aaron draplin interview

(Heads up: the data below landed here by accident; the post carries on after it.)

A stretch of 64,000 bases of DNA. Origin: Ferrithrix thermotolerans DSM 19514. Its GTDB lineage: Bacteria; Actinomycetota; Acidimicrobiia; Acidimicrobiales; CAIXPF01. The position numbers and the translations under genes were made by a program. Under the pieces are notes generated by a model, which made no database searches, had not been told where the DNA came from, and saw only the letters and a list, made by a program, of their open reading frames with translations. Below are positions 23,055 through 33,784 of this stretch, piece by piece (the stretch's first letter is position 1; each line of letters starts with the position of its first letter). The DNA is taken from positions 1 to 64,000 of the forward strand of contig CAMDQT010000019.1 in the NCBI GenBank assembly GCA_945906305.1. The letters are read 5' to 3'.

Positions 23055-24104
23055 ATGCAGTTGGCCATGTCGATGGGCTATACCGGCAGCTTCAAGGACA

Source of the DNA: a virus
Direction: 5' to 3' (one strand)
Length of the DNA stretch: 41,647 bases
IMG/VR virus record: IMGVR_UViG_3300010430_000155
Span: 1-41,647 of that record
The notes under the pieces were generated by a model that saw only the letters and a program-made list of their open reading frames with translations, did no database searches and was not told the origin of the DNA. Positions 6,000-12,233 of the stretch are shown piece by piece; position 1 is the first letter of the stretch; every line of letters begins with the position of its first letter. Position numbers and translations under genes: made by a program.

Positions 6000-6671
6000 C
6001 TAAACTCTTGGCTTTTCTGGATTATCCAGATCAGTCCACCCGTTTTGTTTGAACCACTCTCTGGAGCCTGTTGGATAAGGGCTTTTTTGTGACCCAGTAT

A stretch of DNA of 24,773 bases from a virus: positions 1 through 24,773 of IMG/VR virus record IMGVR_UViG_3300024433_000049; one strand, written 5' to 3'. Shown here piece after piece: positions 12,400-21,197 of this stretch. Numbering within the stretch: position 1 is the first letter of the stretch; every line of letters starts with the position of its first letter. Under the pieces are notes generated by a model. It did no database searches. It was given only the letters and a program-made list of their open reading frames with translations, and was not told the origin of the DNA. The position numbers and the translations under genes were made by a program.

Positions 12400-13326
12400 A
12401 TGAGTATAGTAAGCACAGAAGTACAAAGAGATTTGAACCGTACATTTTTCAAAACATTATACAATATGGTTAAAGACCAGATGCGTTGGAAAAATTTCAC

The Logo Creative — Which software do you use frequently is there any you would recommend to designers? Aaron Draplin of Draplin Design Co. talks to YoBeat.com about snowboarding and design. There are enough fuckers out there who make this not fun and they don’t even know they’re doing it; you can’t fault them. But I know that deep down under that hardened exterior crust that’s around those two little shits, that they’re soft inside and they love having me around. Sometimes those logos are used to sell a bunch of bullshit. Was there a point in your life when you decided to take a big risk? They would say, “Aaron, it’s magic.” I would say, “But mom, if he’s here for 15 minutes, that’s only four houses in an hour.” What is my fucking problem? Aaron Draplin — Well… it’s all the big three Adobe Photoshop, Illustrator, and InDesign, but I’d have to say it’s the big three for illustrator first then Photoshop and then just a little tiny bit of InDesign and passed that you know, I’m using Apple pages, Apple numbers, this thing called better rename nine, font book.. the basic font book I do my internetting on Firefox you know tweet and Twitter, iTunes. No way, man. I’ve been documenting everything along the way; I’ve had my blog since 1998 and have been sharing on that. Was there an “aha” moment when you knew that design was what you wanted to focus on? I’ve worked a lot of shitty jobs… The first time I made that same amount of money doing something where I didn’t physically have to hurt my hands… it was really moving.”. Seeing him for the first time, you would expect Aaron James Draplin to run his own show on a Vice cooking channel. DB: Your wild life started at 19 when you decided to leave Michigan and head out West to Mt. That’s amazing. “…it’s been a triumph just to make a living; it’s been a triumph to save money; it’s been a triumph to love what I do along the way.”. Aaron Draplin said Donald Trump is gonna have the smallest little handcuffs you ever saw in your life. Editor’s note: An updated version of this interview, including new images and work, is featured in print in The Great Discontent, Issue One, available in our online shop. you want more cool stuff in your portfolio, you can feel good about? I didn’t know about design’s laments when I first started—clients compromising shit, projects going bad with budgets, all the bullshit. The Logo Creative — Can you describe or give an overview of your logo design process. It’s not just about design or making a living or being in some indie band. that shit’s fun!… I went to the bank and cash it and then going paint bills and feeling sad that you know have to pay a bunch of money to some shitty government or something… yeah that’s really sweet! Aaron Draplin — Hmmm… it comes in a lot of forms and the first thing comes to mind would be like some rock and roller that’s you know writing good music and then going in performing good music and having the where with all to hire designers to make all that music you know I have a home and have good design and have good housing and good packaging and just seeing someone who is in complete creative control of their process and then utilizing that and sharing the wealth but that’s really inspiring to me! For example, if you go to downtown Portland, the missions that house homeless people are beautiful; they’re these modern buildings. I was raised around all that. It didn’t make us the coolest kids, but we had great colored pencils, a monster Lego collection, and Star Wars shit. I could make logos now, right? There’s a sense that no one is going to tell me I can’t make a life doing what I want to do here. make sure the ice is good, make sure the icing tells the story the right way…. He said, “I knew you were a good guy when you had Uncle Buck pretty high on your list.” Fuck yeah, that’s a Midwestern epic. Part One. Fuck all that predictable Portland shit. So I don’t know, we’ll see “I don’t know if there’s a date, but maybe that “aha” moment was the first time I got paid some money for it [design]. To this day, I remember the magic and mystery and complete terror of going camping. He was always doodling and making notes and drawing and had awesome handwriting and my mom was really creative with her making baskets or just the way the house was decorated. I think back now about the guys who I would read every single word they put out, like Wayne Coyne of The Flaming Lips or David Yow from that Jesus Lizard. I had way more fun drawing. so good luck”. It’s helping people and it’s beautiful, and that’s powerful stuff. Kate does not exude that design is a job. It was like, okay, “In the state of Michigan, Aaron Draplin, based on your height, weight, IQ, and shoe size, you are destined to…pick up trash on I–75.” Or whatever the fuck it said. that’s the stuff, in the end…it’s theirs! I just love her for that. I’m just going on the bottom of all the other junk I use here you know but it’s the big three you know so I don’t even know what else you would recommend it’s just the big three they have a monopoly in all this shit right! I finally had a sense that I could make a living and didn’t have to work at pizza places or take a futon logo and transfer it to someone’s banner. Next question. You’re gonna have to go make your own way that’s what I would say, enjoy it! Five years later, Draplin moved to Minneapolis to finish his design degree at the Minneapolis College of Art and Design. They’re just chasing another carrot on a stick. I did two years at a community college and then when I was 19, I took off out West. fluorescent inks or some shit… whatever! Yeah. That has happened a lot of times. I’ve seen George Clooney talk about some cool things you know, I don’t know it’s hard to answer that one. If you know anything about the design world, you’ve heard the name Aaron Draplin. but it might not be cool! My mom raised us on Neil Young, Joni Mitchell, and Crosby, Stills & Nash—all the stuff she grew up on—as much as she allowed me to listen to the Dead Kennedys or Dinosaur Jr. or Detroit’s MC5, which she explained to me was a band she used to go and see at peace rallies and stuff. Pop Up Draplin Design Cosmic Decals Patches Oct … An interview with designer and speaker Aaron James Draplin focusing on his path to success. Priding itself on craftsmanship and quality, the DDC has made stuff for Field Notes, Esquire, Nike, Red Wing, Burton Snowboards, Ford Motor Co., Hughes Entertainment, and even the Obama Administration. You fight to make something better that they’ll love the next time you present. Usually, I can finagle Goo or David into getting me something to eat either by gambling or throwing down a credit card. Aaron Draplin is a graphic designer, author, and founder of The Draplin Design Co. (DDC). you know those things are gonna come up, they make changes and stuff but it’s how you are gracious at the moment and handle that shit! When in doubt, ask Uncle Buck. I’m serious. Aaron Draplin — Hmmm… good, clear, concise, communication… what that’s four or five words? Am I idealistic or naive to think that way? We’re good. I had already found out about Santa—fuck! Obviously Apple you know there’s such a confidence there and it’s exciting to me that I love the stuff I use the stuff and I really feel that this is the best shit to use to do my job you know. Aaron Draplin Interview Transcription Aaron Draplin: I come from a family, my dad was a big doodler. Man, you’re pullin’ out the hardball shit. Saul Bass & Associates — Idea Archive 07. But more and more you can’t really tell there’s a sort of a blurry line between what is making me a buck and what isn’t and that is a great privilege, so yeah I’m in here all day you know at least I’d say 8:30 till 9:00 until about you know good 9:00 or 10:00 at night you know and that is awesome! These are professors I took classes from and I was just so hungry for someone to say, “You can do this. What kind of legacy do you hope to leave? Muji Is Good For You — Jasper Morrison & Naoto Fukasawa 09. Now what? He was Born and raised in Detroit, Michigan, on October 15, 1973. and now based in Portland, Oregon. That’s been something new and pretty wonderful in my life—to have Leigh and my mom and sisters telling me to slow down. I like to go visit. Suddenly, I was a designer. Then a couple years after that everything had like… I don’t even know! Each week our team will be publishing an interview with designers, illustrators, filmmakers, animators and artists that inspire us. I had the freedom to put my foot on the gas and now I have to learn how to put it on the brake a little bit. I mean what would that even be… a client changed his mind… oh fuck off! Then I’ll only work on Field Notes and only make records for bands who aren’t gonna sell shit, but their records are great and I love ’em. The Logo Creative — What was the biggest challenge you were facing a project, Aaron Draplin — It’s probably when you do too much and people don’t quite appreciate that! We need more of that in the world. Our interview with Aaron Draplin couldn’t be contained in a single post. Tina: Speaking of Portland, we just interviewed Kate Bingaman Burt. make your own shit you know!. I’m that kid that stood in line to get Paul Westerberg’s autograph at some record signing. that should guide the process way more than what’s everyone doing out there? Aaron Draplin — Well right out of high school I just knew that I wanted to well first of all make a living you know fine art wasn’t quite gonna cut it and out of high school you know when you’re getting into school you’re picking your classes there’s this thing called visual communications and sort of associate’s degree and it was about making everything from newspapers to well just say things that people needed in their lives you know and that seemed a little more pragmatic for me so that would have been right around seventeen years old like right out of high school. I was interested; I was teaching myself. it’s not necessarily some website with all the latest stuff it’s more to serve life everyday I gotta kick this day’s ass!… so when I look back at my life you know I try to make good use of my time and be a productive citizen and somewhat of a good human being… yeah! Legacy? Lester Beall, Trailblazer of American Graphic Design — R. Roger Remington, Muji Is Good For You — Jasper Morrison & Naoto Fukasawa, Art Chantry: Some People Can’t Surf — Julie Lasky, Josef Muller Brockman — Kerry William Purcell, Lance Wyman, The Monograph — Unit Editions, Manuals 1: Design & Identity Guidelines — Unit Editions, Pretty Much Everything — Aaron James Draplin, Using design and systems thinking to diagnose complex health problems, Why Role Models Matter: Celebrating Women of Color in Design. But there’s just something about my mom’s spaghetti that tastes the best. During this time, he polished his skills, that he applied later on during his professional career. You can shake hands with everyone you meet before and after the show. When Aaron left high school at 17 he started his associate degree at Northwestern Michigan College. There you go. Punk rock wasn’t about a bunch of Crass or Black Flag patches all over you; it was more about the ability to say, “I’m gonna think for myself.” Or, “I’m gonna make my own world.” That was our version of it in stupid, little Traverse City, MI. I looked at those guys as representing this total creative freedom. That’s what it’s been about. Now that might be marketing that might be just… I don’t even know! The Logo Creative — What was the first logo you ever designed? I try to get out and be part of stuff as much as I can. I am proud of what I came up with and I hope they pick it. Who cares? The Logo Creative — In your opinion who is the most inspiring person to you and why. Aaron Draplin — yeah … well talking to the people on the phone you know discussing the problem at hand or you know the things they need solved then digging into looking at the competitors what’s the market space look like they’re getting into, who are they gonna be going up against. The Logo Creative — What is your daily inspiration when you designed? The Logo Creative — What’s your favorite design quote or quote in general, Aaron Draplin — Hmmm… Well we say “Try to keep this shit fun” try to keep this stuff fun because there’s gonna be a lot more people that make it kind of sucky you know a lot more people that don’t quite see the bigger picture such as “wow we’re lucky to do this” “we’re lucky to be alive” “these projects aren’t that bad” “life isn’t that bad” “you don’t need to send a thousand emails” etc etc savor the ones who can get past some of that shit you know savor the people around you that do make these jobs fun, and don’t let design become a big job I mean it’s gonna become a job so you pay your rent, keep something fun in there you know so when you’re on your free time at the house this isn’t just something to make a living, this is something that you do in your life for the love of it sometimes too, because then the other stuff there’s a delineation between, I’m on the clock and now I’m just doing this for fun because it’s funny that sometimes the stuff you do just for love you can make a living on that too you know so think about that a little bit you know this shouldn’t just be for a job, The Logo Creative — In less than ten words what is graphic design. In 2002, he became a senior designer at Cinco Design Office of Portland. The Logo Creative — What is your favorite logo you’ve designed. At 38 years old, I still can’t help but get excited about whatever bullshit’s out there. Yep. It just covers all the mysteries of the world: age, relevancy, sadness, loss, compassion, longing, nose to the grind aesthetics of that fucker weathering a long, unjust sentence. He has designed logos for the likes of Nike, Wired, Target, Ford, and the Obama Administration; and co-founded Field Notes brand notebooks. Then you think about what there is to do at night and it’s a big zero. Just kidding. Josef Muller Brockman — Kerry William Purcell 14. Thanks for reading! I think that’s a fair process and you know, it’s really removing obstacles for them let’s hear it for you! I was actually considering getting that butterfly on my girth because I just loved that book as a kid. In conversation with: Aaron Draplin by Julia Sagar December 07, 2016 3 Comments He might live just down the road from RetroSupply, but we caught up with legendary Portland-based designer Aaron Draplin in London, one particularly chilly evening back in late November. There’s something so sad and so human about that book. I didn’t know him, but I loved those records. The tests were dated, but there was an art angle and I was hoping that’s what would be recommended for me. Like Gibby Haynes from the Butthole Surfers. He hired me for a job and I didn’t know it was that John Hughes; a few weeks later, I found out it was that John Hughes. I love a piece of pepperoni pizza from Sizzle Pie, Hot Lips, or Sparky’s. I can do that in a couple weeks and that’s a lot of money. Aaron Draplin is without a doubt one of the preeminent graphic designers of our time, his influence not only covered in the pages of this book but also in design, is clearly visible. It’s comfortable here; I love Portland for that. have fun! Sometimes you gotta do that. The Logo Creative — What steps did you take to start your design business did you have to make any sacrifices, Aaron Draplin — Yeah I had to make sacrifices it was more like “I couldn’t get the biggest computer” or “I had to work really late” but sometimes you just didn’t really feel that stuff you’re so excited to be doing this you know sometimes other times you felt it, and you wanted to be home doing what like watching TV or whatever people do in their free time but I don’t know the sacrifices were more like, “wow my friends are having an awesome summer somewhere in the mountains or whatever they’re doing and I’m up in Alaska making money to save for a computer”. Little handcuffs for those little hands, that little fucker… He’s in trouble. I just stay at my parent’s house and eat and chill—no pants. Yeah, as much as I can be. It was “mom-love” from 3,000 miles away. Otl Aicher — Markus Rathgreb 03. but look around, you look at the emulating you know there’s, I have a whole army a little knucklehead trying to do what I do and sometimes they do it better sometimes they can’t do it at all you think it’s just painful, but you’re gonna have to make your own way you know I had to, I had to find things that are interesting to me and became my own version of something or whatever you want to call up you know, and it’s like call it I have to make my own way! Because there are too many turds out there… let’s just think of like who’s the shittest person in the world?… well that would be that fucker Don Trump and may he die in the next seven to ten minutes or you know, I don’t know be impeached we’ll take either or both, but second worst I don’t know who would that even be Kid Rock that is someone who uses all their riches for garbage that hurts! And that woman is fuckin’ incessant with the invites to go be a portfolio reviewer! You know how you eat too much and you’re too full, like at Thanksgiving? It doesn’t sound cool, but that’s the deal. I feel that some days. I love what I work on and no one is going to mess with that anymore. It was an art form for him. That’s a good answer, right? Typekit is the easiest way to use web fonts. We have one last question for you. He had this big board bag and in his bag with all his gear was a saran wrapped tupperware container from my mom that was full of a frozen block of my favorite spaghetti sauce. There’s just so much shit. When I left the Midwest and moved to the West, it was more my buddies that were this fuel for me: Eric, Derek, Bry, Chad, Johnny, Robbie, Jay, Travis; it’s a big-ass list from those old days. Every week I’m bringing five new albums home. Simple to set up, easy to use, and already trusted by some of the biggest names on the web, Typekit’s library of high-quality web fonts will make your site look great. Aaron Draplin is a big name in the graphic design world with an even bigger personality. Aaron Draplin is a graphic designer, author, and founder of The Draplin Design Co. (DDC). That guy scared me; he was a total fuckin’ weirdo, whatever, but he exuded complete creative control. Aaron Draplin: There Is No Battle Plan The Field Notes designer on building a varied (and successful) creative career. Hosting by Media Temple. Who cares? This is where he learned the basics of visual art. I don’t care how much loot they are offering. I was sneaking into community colleges to use their machines to make goofy little business cards for myself in Bend, Oregon. Mr. Aaron Draplin, of Field Notes and design fame, was kind enough to do an interview with Pencil Revolution. Aaron Draplin, snowboarding's most recognized graphic designer, kicks off our "tastemakers" interview series That thing thawed and exploded in his bag. I remember getting out of high school and kids were going right to college—if they were lucky enough—but some of my friends weren’t. To read the full article, download the digital version. Some Back to the Future logo? learn more about Aaron Draplin | www.draplin.com | Wikipedia, Check out designers interview discussion on Linkedin. To read the full article, download the digital version. Aaron Draplin — Yeah I guess that would have been going out of my own you know, a guy just kind of said hey you have the energy and the work ethic you can do this on your own why don’t you jump out work from your house and you have more time to do the things you like and you won’t be pretending to like this job that you’re kind of stuck in and that was really cool you know that was really cool because it just showed me that there were a lot of different ways to make a living out there. What a fuckin’ wreck the mid-’90s were with this discombobulated, puked-out David Carson garbage. Just go for it. I think it’s you know, decoration on the cake, “what cake did you bake? A few teachers I had at MCAD were really cool—Santiago Piedrafita, Jan Jancourt, Jerry Allan. Guys like House Industries and T.26 from the mid-’90s were this outlet for me to learn how to use these machines, even though I didn’t have one yet. The Logo Creative — Hi Aaron it’s great your taking part in our designer interview you have been a real big inspiration to me over the years and looking forward to featuring you. I did it because I said yes to every job; they were all good jobs and I just put my nose to the grind for three months. I’m just glad to be working, but I have to ask if there’s a smarter way to apply the bullshit I’ve learned? There, I learned how to weld, screen-print, and really craft what I had started to teach myself. So, hell, I don’t know how the city has an impact on me. I think if anything it’s almost like just having to talk about that, that people complaining about how hard their design job is and it’s like “you listen, you haven’t spent a day outside in 15 years, your hands are soft you’re working on cool shit! if you can’t see that I gave you great stuff in the first couple rounds and we kept going, you’re never gonna see it! I don’t care; print that. It’s called having no money in the bank. I’m looking around my desk here and I guess I would say that’s something like that I don’t know… my field notes… we do that with field notes $9.95 for a three pack people! What he meant to me was that you don’t need a manager to book your tour; you just book your tour. Yeah, I’m too satisfied. There was a graphic quality to reproducing things and I loved the idea of redrawing stuff to see how tight I could get the lines. AARON DRAPLIN INTERVIEW | Honest Designers Podcast Episode 58 - Duration: 1:28:17. And read Part 2 of our interview with Draplin, where he talks about Field Notes and what it’s like to watch a … Oh yeah, she’s reminding me that I want to help people with this shit instead of talking people into buying some shit they don’t need. That woman—press record! Aaron Draplin — It would be the Cobra dog’s logo you know, that’s in the book Pretty much everything and that would be for my buddy Cory Grove and really the idea is that was just a little logo for a buddy but it went a lot bigger than that at least in our minds you know it was really fun to see it elevates beyond just a little hot dog cart to something a little bit bigger than was really exciting because you know it showed that not everything has to be for some you know a big brand or official brand or even a brand with money it could be for your buddy just because you love them you know. I should be exercising or taking a load off or going record shopping, but I still look at that hour and think about knocking out that one little thing that still needs to be knocked out. I make a good living and I’m not really all that interested in going sitting on some beach somewhere, you want a sand in the crack? Remember those tests they give you in high school? what’s appropriate for the client! Then I got rescued and moved back to Oregon to work at a big design firm for two years before I went out on my own in 2004. Holy shit! Digital Feature Archive, © 2011-2020 The Great Discontent™, all rights reserved | Copyright & Legal | ISSN 2327-7742. You stack a couple of those up in a year and you have an incredible year. What that means is that someone who’s a pay grade above you is gonna push you around. boohoo, grow up and realize the world’s not just gonna let you make cool shit for your portfolio, they’re gonna make, the worlds gonna make things that work perfectly for their eye and their business and doesn’t necessarily mean it’s cool it might be effective! Make this shit fun. And you can find a place to park. If you get a bad name in my hometown, you become known for that. Could we take design as a tool to make it easier for someone to get health care or use a bike path or enhance their life in a small way? His book, Pretty Much Everything, is a mid-career summary and story/showcase of his work that includes case studies and Draplin also offers advice and hilarious commentary, it shows how much more goes into design than just what we see on the page. I’ve worked a lot of shitty jobs. A decade ago I didn’t get any of those questions and I still charged ahead as hard as I do now. Lance Wyman, The Monograph — Unit Editions 15. Well on that day I couldn’t buy me a computer and that’s the way that I got to it, well I guess that was a sacrifice but it was also an exciting time you know, to be up in Alaska is beautiful up there and you’re far from home and that’s kind of fun too but there were things, I mean remember then in the early 2000s you know friends would go out drinking or you know chasing girls or chasing guys whatever the hell the deal was. number one, number two I don’t know to stay alive, number three, being a good citizen, not a daily inspiration! Aaron Draplin is a designer and founder of Draplin Design Co. (DDC), located in the mighty Pacific Northwest.